One week earlier, a group of New York Giants had formed a circle on the sideline at Candlestick Park and prayed for a placekicker’s success. Sunday, Pepper Johnson and a few teammates knelt at Tampa Stadium and publicly petitioned for another kicker’s failure. Some football players place an inordinate amount of faith in the theory of The One Great Scorer.
Perhaps the Buffalo Bills, like the San Francisco 49ers before them, were too sure of themselves to beseech a higher power. Maybe they just believe in worshipping privately. For whatever reason, Matt Bahr made the 42-yard field goal in San Francisco that propelled the Giants into the NFL’s championship game and, seven days later, Scott Norwood missed the 47-yard attempt that would have dealt the Giants a 22-20 defeat. And Bill Parcells, the winning coach, actually appeared on network television after his team’s 20-19 escape in Super Bowl XXV and said, “I realized a long time ago ... that God is playing some of these games, and He was on our side today.”
If anything, Parcells and Johnson appeared to be shortchanging a superb coaching job and a magnificent effort. That the potent Bills were forced to rely on a last-gasp try from the far end of Norwood’s range said volumes about what the Giants were able to do against such a dangerous opponent. They had given so much of themselves, and yet, as had been the case in the NFC Championship Game, Johnson and a few teammates couldn’t watch the play that would determine whether they won or lost.
“I didn’t look at it,” Johnson said. “I didn’t see Bahr’s until a few days later on television. This time, me and Mark Collins and a few other guys knelt together. Collins was mumbling, ‘Miss, miss.’ I just asked the Lord, ‘This one time, let the guy miss the ball.’ ”
Kickers apparently don’t hold the same beliefs as the big, padded men who bang bodies for most of 60 minutes. They’ve got too many things on their minds to search the heavens for assistance. In San Francisco, Bahr concentrated on what he had to do when the ball was snapped. Norwood went through similar mental exercises Sunday.
He’s a meticulous man, Norwood is. Earlier in the week, linebacker Cornelius Bennett had noted, “He must comb his hair and brush his teeth five times a day.” There was time to do neither once the Bills took possession of the ball at their 10-yard line with 2:16 left. He kicked a few balls into a net along the sideline, took a few deep breaths and visualized winning the Super Bowl at the end. “Positive thoughts,” he said later.
Certainly, it was the opportunity of a lifetime. All it required was a strong leg, tunnel vision and nerves of steel. The leg didn’t fail him. Whether the other two did, only he knows. “I kicked the ball too hard,” he said after the ball sailed wide to the right, leading to a second game-winning demonstration in two weeks along the Giants’ sideline and prompting Steve DeOssie to rush onto the field with his camcorder even though four seconds remained. “I needed to get more follow-through, to bring the ball in. I took my best cut at the time. I don’t have to tell you I’m disappointed.”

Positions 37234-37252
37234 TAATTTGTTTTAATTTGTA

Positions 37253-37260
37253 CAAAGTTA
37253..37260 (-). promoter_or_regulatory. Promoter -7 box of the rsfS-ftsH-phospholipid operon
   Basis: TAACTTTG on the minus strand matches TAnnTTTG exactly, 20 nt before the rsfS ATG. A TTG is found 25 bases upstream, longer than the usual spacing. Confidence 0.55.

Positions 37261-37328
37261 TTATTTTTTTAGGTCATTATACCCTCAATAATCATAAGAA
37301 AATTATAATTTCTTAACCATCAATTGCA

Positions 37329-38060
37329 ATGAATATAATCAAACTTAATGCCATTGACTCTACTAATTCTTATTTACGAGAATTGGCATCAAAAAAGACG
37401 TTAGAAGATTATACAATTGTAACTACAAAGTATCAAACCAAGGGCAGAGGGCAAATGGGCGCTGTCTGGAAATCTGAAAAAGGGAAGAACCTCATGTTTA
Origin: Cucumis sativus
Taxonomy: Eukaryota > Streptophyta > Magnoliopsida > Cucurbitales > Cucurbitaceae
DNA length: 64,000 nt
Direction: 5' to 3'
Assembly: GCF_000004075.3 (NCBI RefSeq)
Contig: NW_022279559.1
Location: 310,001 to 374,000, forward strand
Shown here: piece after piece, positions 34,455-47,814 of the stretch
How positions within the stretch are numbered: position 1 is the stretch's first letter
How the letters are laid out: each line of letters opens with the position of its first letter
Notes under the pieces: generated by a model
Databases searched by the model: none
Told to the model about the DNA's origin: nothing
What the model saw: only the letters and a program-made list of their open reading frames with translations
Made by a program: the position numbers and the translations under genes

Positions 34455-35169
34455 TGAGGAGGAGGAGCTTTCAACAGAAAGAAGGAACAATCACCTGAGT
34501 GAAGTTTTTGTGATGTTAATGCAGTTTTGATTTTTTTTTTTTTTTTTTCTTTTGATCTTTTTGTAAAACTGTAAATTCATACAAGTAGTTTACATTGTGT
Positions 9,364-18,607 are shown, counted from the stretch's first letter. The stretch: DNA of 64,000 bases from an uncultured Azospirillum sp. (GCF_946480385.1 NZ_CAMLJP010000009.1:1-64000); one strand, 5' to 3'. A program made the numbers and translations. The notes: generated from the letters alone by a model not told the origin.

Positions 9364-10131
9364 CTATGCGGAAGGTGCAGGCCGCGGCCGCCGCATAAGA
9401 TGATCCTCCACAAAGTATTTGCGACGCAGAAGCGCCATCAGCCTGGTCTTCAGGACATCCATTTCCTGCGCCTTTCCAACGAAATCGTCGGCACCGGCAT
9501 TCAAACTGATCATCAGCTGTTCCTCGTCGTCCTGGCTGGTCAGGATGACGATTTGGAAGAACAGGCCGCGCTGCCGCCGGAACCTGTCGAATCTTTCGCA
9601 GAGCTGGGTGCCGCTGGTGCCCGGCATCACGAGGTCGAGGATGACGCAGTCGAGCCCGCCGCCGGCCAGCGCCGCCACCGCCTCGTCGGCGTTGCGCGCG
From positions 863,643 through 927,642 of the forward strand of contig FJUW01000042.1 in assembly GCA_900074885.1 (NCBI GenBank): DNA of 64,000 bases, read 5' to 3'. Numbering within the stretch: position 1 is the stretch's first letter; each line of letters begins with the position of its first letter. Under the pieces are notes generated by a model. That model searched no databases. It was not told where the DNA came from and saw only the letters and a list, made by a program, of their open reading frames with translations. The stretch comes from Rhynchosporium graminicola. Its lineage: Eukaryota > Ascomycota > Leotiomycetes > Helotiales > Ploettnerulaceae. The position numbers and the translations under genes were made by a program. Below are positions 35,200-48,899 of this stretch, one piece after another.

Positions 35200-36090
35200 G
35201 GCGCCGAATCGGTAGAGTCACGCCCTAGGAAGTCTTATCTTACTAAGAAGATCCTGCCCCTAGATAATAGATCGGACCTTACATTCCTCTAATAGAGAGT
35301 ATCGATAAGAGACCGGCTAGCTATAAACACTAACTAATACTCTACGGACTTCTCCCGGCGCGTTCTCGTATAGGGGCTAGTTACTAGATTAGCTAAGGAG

His teammates told him it was all right, the way they’ve been trained to do since Pop Warner League. And the coach, Marv Levy, said, “We all still love him.” And probably it shouldn’t have come to this if the Bills had played the way they are capable of playing, the way they played the previous two weeks.
“I don’t think it should have come down to his foot,” center Kent Hull said. “We had some opportunities to score more points in the first half. We had a chance to put it away. There were plays to be made. We just didn’t make them.”
At one stage, the Bills led 12-3 and had the football near midfield. But in a game of such sharply contrasting styles that it appeared to match the old black-and-white Philco against the wall-sized color sets in use now, the Giants rallied not once but twice to forge a lead. And the Bills couldn’t overcome the final deficit even though the team that runs a two-minute offense for the whole game had the opportunity to run the two-minute drill at the end.
Norwood had to save the Bills, and he wasn’t up to the task. “I needed a strong kick,” he said in a flat voice approximately a half hour after the moment. “The ball had to be struck hard. It’s not going to be easy to put this behind me. I’m sure I’ll come around in time, but I’m disappointed that I let a lot of people down.”
Of all the people to watch the long attempt slide off to the side, perhaps Bahr understood best. “I feel for Scott, I really do,” said the Giants’ kicker, who was successful on both his field-goal attempts after kicking five in a winning effort the previous week. “That’s got to be really tough for him over there. A 47-yard field goal, under any circumstances, is tough.”
Perhaps it wouldn’t have come down to Norwood, who has spent six seasons with the Bills and never kicked a field goal beyond 49 yards, if the Giants hadn’t been so successful running the ball. As long as the Giants held the ball, Buffalo’s hurry-up offense was forced to stand and wait. “Hey, we squeaked by San Francisco,” tackle Jumbo Elliott said with a smile. “Then people said we’d never beat Buffalo. Who’da thunk it?”
Remarkably, the Giants controlled the ball twice as long as the Bills. Just as remarkably, there were no turnovers in a game that causes mature men to shake. And at the end it came down to one isolated moment of the kind a kicker never forgets.
“I’m certain it’s something I’ll never forget completely,” Norwood said. “But I’m not going to carry it out on the field with me the next time I kick.”
Not surprisingly, the kicker never mentioned the Almighty. God may win games, but, of course, he never loses them. But don’t look for the plot of Super Bowl XXV in the Bible, the Torah or even the Koran.
This was a game from Aesop’s Fable. The tortoise edged the hare. Again.